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Reliability of blood samples at issue in FL DUI appeal

In any criminal defense case, the reliability of the evidence presented by the state is important for criminal defendants to carefully scrutinize and challenge, when necessary. In the context of DUI defense, it is particularly important to look at the reliability of evidence related to blood-alcohol content.

Each state has its own approach to ensure the integrity of blood samples. For DUI defendants, it is possible to challenge blood samples in DUI cases by showing that the rules were not followed. It is also possible to challenge the rules themselves, which is what John Goodman, founder of the Wellington polo club, is currently doing.

Goodman was convicted of DUI manslaughter in 2014 and sentenced to 16 years in prison in connection with a crash that resulted in the death of a University of Central Florida engineering graduate. Goodman’s blood-alcohol content was measured to be more than twice the legal limit. Although prosecutors pointed to the blood-alcohol test as evidence of Goodman’s intoxication, he argued that he was not intoxicated at the time of the crash, and that his blood-alcohol content was a result of drinking a significant amount of alcohol after the crash while looking for a phone to call the police. Last year, an appellate court denied Goodman’s request to take a look at the case, and he later appealed to the Supreme Court in another effort to have the blood-alcohol evidence thrown out.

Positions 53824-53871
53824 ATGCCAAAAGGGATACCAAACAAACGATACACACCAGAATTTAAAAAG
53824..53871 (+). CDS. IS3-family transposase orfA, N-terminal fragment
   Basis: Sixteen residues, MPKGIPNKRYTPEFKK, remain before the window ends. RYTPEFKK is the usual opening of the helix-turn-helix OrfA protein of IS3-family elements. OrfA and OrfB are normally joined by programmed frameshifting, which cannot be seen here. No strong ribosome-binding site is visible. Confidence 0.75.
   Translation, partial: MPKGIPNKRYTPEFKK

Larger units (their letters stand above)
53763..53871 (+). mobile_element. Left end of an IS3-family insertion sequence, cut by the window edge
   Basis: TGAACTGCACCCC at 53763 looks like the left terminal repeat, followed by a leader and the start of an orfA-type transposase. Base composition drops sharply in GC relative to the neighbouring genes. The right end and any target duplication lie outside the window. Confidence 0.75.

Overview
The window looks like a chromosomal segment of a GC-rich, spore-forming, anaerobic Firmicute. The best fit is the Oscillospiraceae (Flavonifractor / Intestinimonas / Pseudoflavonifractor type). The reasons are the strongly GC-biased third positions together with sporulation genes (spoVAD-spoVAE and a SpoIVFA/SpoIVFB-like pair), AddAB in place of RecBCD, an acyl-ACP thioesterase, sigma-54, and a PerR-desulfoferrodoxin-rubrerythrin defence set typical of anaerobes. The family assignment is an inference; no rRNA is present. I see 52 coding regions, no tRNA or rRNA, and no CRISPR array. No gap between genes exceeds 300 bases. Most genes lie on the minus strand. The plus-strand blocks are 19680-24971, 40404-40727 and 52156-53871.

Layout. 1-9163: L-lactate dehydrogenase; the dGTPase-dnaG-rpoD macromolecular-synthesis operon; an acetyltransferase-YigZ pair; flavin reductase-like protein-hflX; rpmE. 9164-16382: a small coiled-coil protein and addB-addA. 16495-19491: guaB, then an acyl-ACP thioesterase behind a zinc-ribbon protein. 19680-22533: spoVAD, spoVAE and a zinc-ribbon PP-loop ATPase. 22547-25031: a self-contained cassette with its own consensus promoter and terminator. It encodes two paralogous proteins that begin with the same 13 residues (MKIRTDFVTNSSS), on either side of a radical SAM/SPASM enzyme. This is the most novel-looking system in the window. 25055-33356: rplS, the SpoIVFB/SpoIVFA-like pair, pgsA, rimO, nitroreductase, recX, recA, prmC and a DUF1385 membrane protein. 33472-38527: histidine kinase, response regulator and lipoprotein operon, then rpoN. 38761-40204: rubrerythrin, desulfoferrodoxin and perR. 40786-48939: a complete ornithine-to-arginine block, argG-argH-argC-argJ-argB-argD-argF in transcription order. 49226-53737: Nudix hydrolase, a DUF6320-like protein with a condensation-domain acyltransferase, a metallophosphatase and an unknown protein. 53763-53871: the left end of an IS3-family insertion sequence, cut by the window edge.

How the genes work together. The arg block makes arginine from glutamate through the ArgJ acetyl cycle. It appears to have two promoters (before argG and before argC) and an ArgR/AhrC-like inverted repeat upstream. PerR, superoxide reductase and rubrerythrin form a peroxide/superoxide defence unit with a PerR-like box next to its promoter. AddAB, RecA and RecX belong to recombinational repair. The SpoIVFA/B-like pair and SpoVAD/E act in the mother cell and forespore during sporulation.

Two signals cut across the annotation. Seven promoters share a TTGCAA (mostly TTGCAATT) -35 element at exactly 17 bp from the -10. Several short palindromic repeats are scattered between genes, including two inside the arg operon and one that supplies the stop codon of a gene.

At issue in the case is whether the procedures for collecting blood samples are really reliable. One of his attorneys argues that there aren’t any guidelines for the type of needle to be used, nor are there any rules to ensure the integrity of blood samples used at trial. They argue that the diameter of the needle used to collect the blood can affect the quality of the blood sample, potentially skewing the results due to the fact that clotted blood results in higher blood-alcohol content levels.

Depending on how the case is resolved, there could potentially be changes in the way blood samples are gathered in Florida. Criminal defense attorneys, therefore, are keeping a close eye on this case.